Back upstairs in the apartment, I take stock. I stack the dishwasher and open the fridge to see what might be consumed in the next 24 hours before I leave and what should be thrown out. My suitcase is mostly packed. The long-sleeve tops and cardigans haven’t even made it out of their packing cells since I arrived. I choose loose denim trousers, a black singlet and a black top. With a bit of make-up and some bling, I’m ready to hit the town. Well, a small section of it anyway.

I grab the bag with some of Richard’s leftover clothes on my way out the door. I’m heading for the goodwill store on 62nd and 1st. I’m determined not to get my phone to look at the map. Most of the pedestrians seem to be tourists this morning and I’m even able to give directions to one. Feeling quite chuffed, I saunter along and jay-walk with more confidence.

It’s mid afternoon when I make it to The Jeffrey. It’s a bar I’ve walked past many times and this time I’m going in. The front bar is buzzing and I’m grateful to arrive before it gets too busy. I locate an empty seat away from the door and swiftly the bar staff hand me a drinks menu. I open it up and instantly regret not bringing my glasses.

‘What can I get you?’ The pretty blond barmaid asks me.

‘I forgot my glasses so I’ll have to ask you for some recommendations.’

‘Here, borrow mine.’ The woman next to me hands me hers.

‘Oh, that’s very kind. Thank you.’ The prescription is so strong that I can’t make anything out. Meanwhile, the barmaid asks, ‘what kind of beer do you like?’

I lower the glasses.

‘All kinds. I’d like to try something local-ish. Something hoppy?’

While I’m poured a couple of tasters, I hand the glasses back to my neighbour. She reminds me of someone though I can’t place who. Tight grey curls ring her round, warm face. A bunch of cellophane wrapped flowers sit on the bar in front of her next to a glass of prosecco.

‘I’m Karen,’ (say this in your head long and drawn out). I introduce myself. She smiles and nods. ‘Ah, I recognise that accent. A coloniser.’

‘A coloniser?’ What am I missing here?

‘I’m from Jamaica. One of Britain’s colonies.’ She laughs and smiles and takes another swig of her drink.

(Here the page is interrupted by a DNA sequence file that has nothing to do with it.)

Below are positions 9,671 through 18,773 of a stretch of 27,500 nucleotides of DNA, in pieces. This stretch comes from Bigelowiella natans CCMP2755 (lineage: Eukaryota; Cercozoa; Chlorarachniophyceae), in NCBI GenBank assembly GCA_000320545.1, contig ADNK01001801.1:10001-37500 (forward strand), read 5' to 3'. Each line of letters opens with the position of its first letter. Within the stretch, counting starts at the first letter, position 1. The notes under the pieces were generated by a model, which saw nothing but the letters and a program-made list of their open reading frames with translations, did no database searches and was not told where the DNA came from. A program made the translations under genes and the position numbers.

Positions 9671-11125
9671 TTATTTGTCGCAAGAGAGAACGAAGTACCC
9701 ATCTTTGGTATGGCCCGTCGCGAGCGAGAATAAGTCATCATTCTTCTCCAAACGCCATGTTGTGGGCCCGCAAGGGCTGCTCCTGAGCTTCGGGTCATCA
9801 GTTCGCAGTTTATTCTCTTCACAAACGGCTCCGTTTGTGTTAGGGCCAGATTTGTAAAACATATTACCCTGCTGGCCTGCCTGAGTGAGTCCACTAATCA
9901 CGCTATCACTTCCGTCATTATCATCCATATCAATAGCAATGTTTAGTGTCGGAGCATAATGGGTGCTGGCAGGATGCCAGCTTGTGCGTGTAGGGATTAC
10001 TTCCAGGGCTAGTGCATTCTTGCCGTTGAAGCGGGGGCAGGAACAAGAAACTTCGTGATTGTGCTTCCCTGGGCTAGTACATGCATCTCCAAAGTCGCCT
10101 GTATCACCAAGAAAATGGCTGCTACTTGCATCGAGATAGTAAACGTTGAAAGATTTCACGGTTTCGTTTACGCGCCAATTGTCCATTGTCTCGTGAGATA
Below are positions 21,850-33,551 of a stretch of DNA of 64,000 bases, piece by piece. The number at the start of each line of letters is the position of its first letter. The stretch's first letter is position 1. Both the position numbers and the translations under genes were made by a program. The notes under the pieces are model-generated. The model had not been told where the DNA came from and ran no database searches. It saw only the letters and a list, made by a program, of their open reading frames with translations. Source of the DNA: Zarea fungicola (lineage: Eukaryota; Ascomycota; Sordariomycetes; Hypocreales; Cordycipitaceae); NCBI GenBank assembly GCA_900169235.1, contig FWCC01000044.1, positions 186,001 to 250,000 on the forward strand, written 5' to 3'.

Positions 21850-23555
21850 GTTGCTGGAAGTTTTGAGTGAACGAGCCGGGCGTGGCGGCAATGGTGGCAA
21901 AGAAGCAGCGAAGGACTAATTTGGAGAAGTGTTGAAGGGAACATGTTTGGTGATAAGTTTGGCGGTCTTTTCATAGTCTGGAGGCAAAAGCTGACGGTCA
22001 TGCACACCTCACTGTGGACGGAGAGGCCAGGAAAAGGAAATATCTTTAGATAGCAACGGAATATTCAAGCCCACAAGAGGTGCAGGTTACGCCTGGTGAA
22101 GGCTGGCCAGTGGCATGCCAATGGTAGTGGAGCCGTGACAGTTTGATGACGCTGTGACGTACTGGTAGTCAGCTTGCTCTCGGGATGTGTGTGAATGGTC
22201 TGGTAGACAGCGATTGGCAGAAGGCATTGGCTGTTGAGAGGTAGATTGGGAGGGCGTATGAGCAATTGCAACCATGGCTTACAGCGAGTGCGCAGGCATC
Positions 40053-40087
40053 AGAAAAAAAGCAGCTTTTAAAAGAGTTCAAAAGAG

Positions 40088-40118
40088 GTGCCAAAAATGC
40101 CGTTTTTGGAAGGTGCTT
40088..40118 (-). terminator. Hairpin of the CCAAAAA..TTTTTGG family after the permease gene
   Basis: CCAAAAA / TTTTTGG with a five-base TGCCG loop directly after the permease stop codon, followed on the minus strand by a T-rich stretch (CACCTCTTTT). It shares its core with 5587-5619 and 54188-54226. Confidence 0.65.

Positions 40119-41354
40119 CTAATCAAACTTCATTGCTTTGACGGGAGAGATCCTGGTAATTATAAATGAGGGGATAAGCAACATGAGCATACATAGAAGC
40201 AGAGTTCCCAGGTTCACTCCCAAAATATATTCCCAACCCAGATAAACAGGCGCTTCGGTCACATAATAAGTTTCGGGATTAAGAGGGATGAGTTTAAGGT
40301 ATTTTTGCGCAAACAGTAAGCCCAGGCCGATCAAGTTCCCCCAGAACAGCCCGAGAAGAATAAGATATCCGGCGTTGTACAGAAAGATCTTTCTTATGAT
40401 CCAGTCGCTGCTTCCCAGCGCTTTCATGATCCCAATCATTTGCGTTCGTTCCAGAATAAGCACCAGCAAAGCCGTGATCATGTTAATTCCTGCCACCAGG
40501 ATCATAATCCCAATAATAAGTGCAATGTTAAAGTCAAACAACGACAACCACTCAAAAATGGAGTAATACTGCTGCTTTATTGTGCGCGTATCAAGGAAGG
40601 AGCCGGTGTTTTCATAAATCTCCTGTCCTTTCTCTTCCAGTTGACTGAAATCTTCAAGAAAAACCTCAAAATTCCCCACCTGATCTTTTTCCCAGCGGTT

‘Oh, no. I’m not a coloniser. I’m Australian. I’m a fellow colonist,’ I explain and take a gulp of my cold beer.

Top ten food podcasts worth your time

Top ten food podcasts worth your time

1. The Unbearable Lightness of Being Hungry – Lee Tran Lam interviews chefs, bartenders and more about their experiences – good and bad – in the food industry.

2. Gravy – Produced by the Southern Foodways Alliance, this podcast showcases food stories from America’s south.

3. Eat Your Words — Recorded live in Brooklyn, Eat Your Words’ host Cathy Erway navigates the world of food through its literature.

4. Good Food – Though Los Angeles focussed, Evan Kleiman does a great job bridging the local with the global.

5. The Sporkful – Dan Pashman’s tagline – ‘The Sporkful isn’t for foodies; it’s for eaters’ – says it all. Whether debating if a hot dog is a sandwich, or if tomatoes should be stored in the fridge (no, obviously), Dan does so with humour and insight.

6. The Racist Sandwich – An intersectional look at food through the lenses of class, gender, race and politics.

7. Ingredipedia – Ben Birchall and Emily Naismith tackle one ingredient per episode over three rounds in a bid to sway listeners’ votes.

8. Gastropod – If you like your food podcasts with a generous helping of history and science, then this is one for you.

9. The Pass – If you want an insider’s take on Australian restaurants served with honesty and wit, The Pass is top of the list.

10. Radio Cherry Bombe – Interviews with some of the most exciting women working in food and hospitality in America to inform and entertain.

Letter to Gay Bilson

Letter to Gay Bilson

Dear Gay,

You don’t know me though I like to think that I know you. In fact, I wish you were my neighbour. You’d hand me a bag of freshly picked broad beans still warm from the sun and tell me what to do with them – ‘Steam them lightly then douse with a glug of the good olive oil.’ I’d bring over dishes that I cooked and was proud of. You’d implore me sit at your kitchen table, the wood worn soft and shiny from years of use. No fancy dining room for you (ironic seeing dining rooms receive no less than six entries in your seminal book). Your table is writing desk, pastry bench and more. Only as I was departing, would you suggest a simple way to improve the meal.

I’m glad you are not my mother as we would butt heads and things would be too loaded.

But being my neighbour would be just fine.